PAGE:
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The Biography


The Last of the Big Ones’

By Vilasnee Tampoe

Born in Jaffna to a renowned family of lawyers and magistrates, far removed from the world of cinematic art, he found himself very much at ease in this milieu which became his world for more than forty five years.



Robin Tampoe -

He had his early education at Central College, Jaffna and his university education at Christian College, Thambaram and later joined the Law College in Colombo. His father W M S Tampoe, also a Lawyer was a pioneer in the film industry. His great Grandfather, Thamotheran Pillai MacGown Tampoe was the first magistrate to sit in a court of law in Jaffna. Robin gave up his law studies and proceeded to India to study the art of film making as early as 1956. Robin teamed with his father and produced his first film in India ‘SEPALI’ in 1957.


He broke off from his father and joined Chitrananda Abeysekera as his Story, Dialogue and Scriptwriter and produced his own film, Sirimalee in India. He studied Sinhala and when he started his third film, Suvineetha Lalani in Sri Lanka in 1960 he was well versed in the Sinhala language. He was one of the few producers who took up the challenge to successfully produce films in Sri Lanka using local talent and skills thereby benefiting many local producers and technicians. Suvineetha Lalani was chosen as fifth national by popular vote in the first Sarasaviya Film Festival in 1964. This was followed by a string of box office record films and he reached fame within a very short period.


Discussing a Film Script

Mrs Rita Tampoe, Vilasnee Tampoe, Robin Tampoe with Chitrananda Abeysekera, Herbie Seneviratne, L. M. Perera, Piyadasa Wijekoon, Richard Albert Tarzan, W.M.S. Tampoe & Dommie Jayawardene  



Dr. Tissa Abeysekera in his submissions says,“I was struck by the charismatic personality of the man and the awesome respect he seem to inspire. He was not yet 30, but he had arrived, and within the next few years he became a Legend’’

His meteoric rise straddles the early 60s when the idea of a ‘’national’’ cinema was being forged and a debate was begun as to what identity that the national cinema should have. As a Tamil producing box office hits in Sinhala, Robin was also caught in the ethnic politics that prevailed during this period. The book describes this socio political backcloth against which local producers had to work, official policies that were geared towards a Sinhala speaking cinema purged of Indian influence, the contribution of Tamils to the industry.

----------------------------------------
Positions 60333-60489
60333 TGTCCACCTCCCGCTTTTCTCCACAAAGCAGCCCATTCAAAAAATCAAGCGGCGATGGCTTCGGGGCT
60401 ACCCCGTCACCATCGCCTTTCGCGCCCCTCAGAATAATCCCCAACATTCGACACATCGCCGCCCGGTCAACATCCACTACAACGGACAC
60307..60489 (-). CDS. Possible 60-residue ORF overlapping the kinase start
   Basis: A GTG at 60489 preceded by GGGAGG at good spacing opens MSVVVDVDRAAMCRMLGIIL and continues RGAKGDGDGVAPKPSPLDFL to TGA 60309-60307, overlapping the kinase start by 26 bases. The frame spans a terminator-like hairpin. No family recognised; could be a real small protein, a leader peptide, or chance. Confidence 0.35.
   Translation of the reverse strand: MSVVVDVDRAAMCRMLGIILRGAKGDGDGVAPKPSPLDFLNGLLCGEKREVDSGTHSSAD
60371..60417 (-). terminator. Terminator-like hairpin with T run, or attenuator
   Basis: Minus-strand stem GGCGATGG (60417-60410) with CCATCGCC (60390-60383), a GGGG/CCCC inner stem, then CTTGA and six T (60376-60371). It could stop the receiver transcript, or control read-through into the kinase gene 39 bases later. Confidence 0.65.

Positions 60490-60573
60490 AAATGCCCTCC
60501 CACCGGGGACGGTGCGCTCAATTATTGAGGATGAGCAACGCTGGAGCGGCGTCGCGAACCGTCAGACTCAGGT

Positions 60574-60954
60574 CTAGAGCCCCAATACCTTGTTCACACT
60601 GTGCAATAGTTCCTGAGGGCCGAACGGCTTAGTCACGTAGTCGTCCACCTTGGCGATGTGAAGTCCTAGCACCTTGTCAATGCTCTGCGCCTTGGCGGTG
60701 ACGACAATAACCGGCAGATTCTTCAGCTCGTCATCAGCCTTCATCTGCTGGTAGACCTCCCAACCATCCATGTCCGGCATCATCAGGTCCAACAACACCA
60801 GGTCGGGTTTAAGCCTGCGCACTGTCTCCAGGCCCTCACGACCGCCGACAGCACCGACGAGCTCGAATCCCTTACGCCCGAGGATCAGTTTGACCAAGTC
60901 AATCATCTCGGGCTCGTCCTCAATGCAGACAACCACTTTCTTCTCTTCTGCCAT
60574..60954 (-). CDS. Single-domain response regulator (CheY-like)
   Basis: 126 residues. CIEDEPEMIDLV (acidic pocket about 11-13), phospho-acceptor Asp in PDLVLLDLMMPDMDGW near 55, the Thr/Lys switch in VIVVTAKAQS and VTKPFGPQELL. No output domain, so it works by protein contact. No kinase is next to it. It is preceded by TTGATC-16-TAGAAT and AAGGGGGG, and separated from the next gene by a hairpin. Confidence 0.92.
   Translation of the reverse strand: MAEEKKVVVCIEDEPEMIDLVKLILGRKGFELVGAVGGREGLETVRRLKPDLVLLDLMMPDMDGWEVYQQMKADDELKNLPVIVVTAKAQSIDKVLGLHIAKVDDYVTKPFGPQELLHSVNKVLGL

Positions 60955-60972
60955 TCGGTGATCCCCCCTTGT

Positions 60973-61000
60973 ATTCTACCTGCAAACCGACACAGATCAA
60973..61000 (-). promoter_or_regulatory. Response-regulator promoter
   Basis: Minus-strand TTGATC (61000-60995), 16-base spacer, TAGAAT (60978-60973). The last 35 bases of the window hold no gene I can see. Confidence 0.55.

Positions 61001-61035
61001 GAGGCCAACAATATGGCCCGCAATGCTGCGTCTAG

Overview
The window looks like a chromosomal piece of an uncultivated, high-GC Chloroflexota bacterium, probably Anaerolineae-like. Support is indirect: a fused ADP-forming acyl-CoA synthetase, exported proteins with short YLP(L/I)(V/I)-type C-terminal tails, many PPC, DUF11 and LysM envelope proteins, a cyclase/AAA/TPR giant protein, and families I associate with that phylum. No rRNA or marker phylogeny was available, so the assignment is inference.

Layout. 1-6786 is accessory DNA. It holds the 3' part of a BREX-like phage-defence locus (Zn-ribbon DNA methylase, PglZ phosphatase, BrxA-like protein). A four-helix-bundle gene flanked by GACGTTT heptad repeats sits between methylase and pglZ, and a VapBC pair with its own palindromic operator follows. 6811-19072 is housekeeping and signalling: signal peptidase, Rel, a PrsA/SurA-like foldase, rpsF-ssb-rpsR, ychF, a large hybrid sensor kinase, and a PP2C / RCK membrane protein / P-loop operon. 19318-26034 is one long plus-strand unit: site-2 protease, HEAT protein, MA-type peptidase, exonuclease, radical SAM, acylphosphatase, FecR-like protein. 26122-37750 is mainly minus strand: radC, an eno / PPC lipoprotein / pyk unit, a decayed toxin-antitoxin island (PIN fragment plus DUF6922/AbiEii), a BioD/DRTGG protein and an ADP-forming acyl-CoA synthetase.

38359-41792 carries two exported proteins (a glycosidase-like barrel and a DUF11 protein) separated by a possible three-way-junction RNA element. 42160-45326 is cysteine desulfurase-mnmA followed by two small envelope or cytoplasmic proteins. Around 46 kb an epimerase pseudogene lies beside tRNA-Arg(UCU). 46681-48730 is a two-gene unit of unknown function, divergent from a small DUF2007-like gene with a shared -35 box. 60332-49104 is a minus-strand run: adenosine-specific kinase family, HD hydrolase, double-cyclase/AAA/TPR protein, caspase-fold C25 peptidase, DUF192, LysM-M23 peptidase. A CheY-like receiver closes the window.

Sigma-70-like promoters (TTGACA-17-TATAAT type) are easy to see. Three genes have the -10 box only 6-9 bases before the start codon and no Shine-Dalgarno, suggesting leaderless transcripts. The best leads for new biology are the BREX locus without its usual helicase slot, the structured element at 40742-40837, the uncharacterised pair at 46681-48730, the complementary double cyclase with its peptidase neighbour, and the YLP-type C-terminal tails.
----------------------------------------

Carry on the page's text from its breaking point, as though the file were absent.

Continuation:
Elmo Gunaratne wrote in the Ceylon Observer in 1967, that he was the most outspoken and often misunderstood film personality of Ceylon.

In 1963 he built a well-equipped studio in Wellampitiya with equipment from Japan and the US. This gave rise to the emergence of many local producers, directors and technicians and exploiting local expertise. In a polls conducted by the Davasa paper he was chosen the most popular producer director in 1964. He produced three films in one year in 1966 a Sri Lankan record… Three theatres were also opened the same year, Vilasne Cinemas, at Dehiwala, Wellampitiya and Kahawatte.



Kusuma Gunawardane, Mr & Mrs Tampoe with Vilasnee, Gamini Fonseka, Piyadasa Palansuriya (brother of Sagara Palansuriya), Hon. Philip Gunawardane, Somadasa Elvitigala, Chitrananda Abeysekera and Elitne.




Hon. Philippe Gunawardena, Mrs. Gunawardena,

Piyadasa Palasuriya, Prof. E. R. Eratne, Gamini Fonseka, Chitrananda Abeysekera, Robin and Rita Tampoe.

At Regal Cinema, Colombo





Premasiri Khemadasa, Herby Seneviratne, Robin Tampoe, Chitrananda Abeysekera, Dharmadasa Walpola & Latha Walpola


In 1974 he was awarded the Deepasika Award for his outstanding contribution of films and was also recognized as being emblematic of Tamil participation in the local industry.

To promote ethnic harmony in 1978 he organized the first ever Sinhala film Festival in Jaffna along with the G A, Jaffna, Mr. Lionel Fernando and the participation of the Hon. Min. D. B. Wijetunga.